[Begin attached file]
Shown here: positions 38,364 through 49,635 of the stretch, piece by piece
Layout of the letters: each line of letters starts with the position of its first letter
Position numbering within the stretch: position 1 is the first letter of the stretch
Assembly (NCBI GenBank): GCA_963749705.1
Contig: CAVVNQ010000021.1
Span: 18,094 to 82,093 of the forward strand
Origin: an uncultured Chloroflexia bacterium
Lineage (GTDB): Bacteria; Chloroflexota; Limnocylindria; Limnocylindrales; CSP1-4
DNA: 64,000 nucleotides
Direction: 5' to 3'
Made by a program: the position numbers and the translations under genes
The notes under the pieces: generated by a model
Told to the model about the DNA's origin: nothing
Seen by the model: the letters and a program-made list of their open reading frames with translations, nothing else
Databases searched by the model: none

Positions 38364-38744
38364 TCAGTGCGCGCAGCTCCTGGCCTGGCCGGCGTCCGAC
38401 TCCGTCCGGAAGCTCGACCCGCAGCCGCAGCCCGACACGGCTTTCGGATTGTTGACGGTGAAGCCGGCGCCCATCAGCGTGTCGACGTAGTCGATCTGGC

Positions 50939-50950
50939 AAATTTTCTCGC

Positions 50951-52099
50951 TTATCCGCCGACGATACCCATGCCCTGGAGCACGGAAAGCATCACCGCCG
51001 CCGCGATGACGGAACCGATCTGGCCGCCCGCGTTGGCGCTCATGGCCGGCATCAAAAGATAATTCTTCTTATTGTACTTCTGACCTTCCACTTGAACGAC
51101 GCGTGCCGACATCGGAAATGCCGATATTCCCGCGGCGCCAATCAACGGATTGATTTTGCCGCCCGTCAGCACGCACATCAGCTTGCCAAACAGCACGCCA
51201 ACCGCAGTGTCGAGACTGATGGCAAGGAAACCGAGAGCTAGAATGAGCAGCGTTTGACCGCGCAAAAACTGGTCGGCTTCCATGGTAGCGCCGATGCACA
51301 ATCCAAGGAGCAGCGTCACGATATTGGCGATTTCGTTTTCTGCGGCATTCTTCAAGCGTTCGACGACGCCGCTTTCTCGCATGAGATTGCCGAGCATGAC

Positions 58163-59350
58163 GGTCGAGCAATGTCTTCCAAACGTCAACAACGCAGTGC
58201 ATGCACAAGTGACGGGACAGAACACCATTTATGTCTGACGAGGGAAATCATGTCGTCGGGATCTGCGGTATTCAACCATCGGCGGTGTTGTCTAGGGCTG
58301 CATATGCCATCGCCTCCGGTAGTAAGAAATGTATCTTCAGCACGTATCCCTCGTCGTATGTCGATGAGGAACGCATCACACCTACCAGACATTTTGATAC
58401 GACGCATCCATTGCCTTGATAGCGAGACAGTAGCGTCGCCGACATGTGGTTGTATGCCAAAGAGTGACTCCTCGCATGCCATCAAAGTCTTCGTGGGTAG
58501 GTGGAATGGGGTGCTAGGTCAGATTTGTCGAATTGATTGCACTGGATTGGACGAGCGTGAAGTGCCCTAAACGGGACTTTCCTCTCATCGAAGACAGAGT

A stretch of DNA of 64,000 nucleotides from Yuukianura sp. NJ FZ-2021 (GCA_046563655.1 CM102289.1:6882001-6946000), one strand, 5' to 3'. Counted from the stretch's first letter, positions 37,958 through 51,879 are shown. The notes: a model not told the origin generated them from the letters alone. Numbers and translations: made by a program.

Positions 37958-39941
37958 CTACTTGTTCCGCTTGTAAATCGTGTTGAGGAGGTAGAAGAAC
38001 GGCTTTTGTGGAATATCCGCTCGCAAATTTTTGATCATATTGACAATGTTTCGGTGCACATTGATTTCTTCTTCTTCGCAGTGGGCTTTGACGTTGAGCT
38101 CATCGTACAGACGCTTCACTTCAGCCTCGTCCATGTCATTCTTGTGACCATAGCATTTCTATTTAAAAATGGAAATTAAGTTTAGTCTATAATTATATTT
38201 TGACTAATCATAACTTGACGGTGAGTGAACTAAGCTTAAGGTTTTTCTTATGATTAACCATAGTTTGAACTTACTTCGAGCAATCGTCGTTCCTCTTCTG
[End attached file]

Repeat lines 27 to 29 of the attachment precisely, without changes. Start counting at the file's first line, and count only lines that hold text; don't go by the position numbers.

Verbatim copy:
Positions 58163-59350
58163 GGTCGAGCAATGTCTTCCAAACGTCAACAACGCAGTGC
58201 ATGCACAAGTGACGGGACAGAACACCATTTATGTCTGACGAGGGAAATCATGTCGTCGGGATCTGCGGTATTCAACCATCGGCGGTGTTGTCTAGGGCTG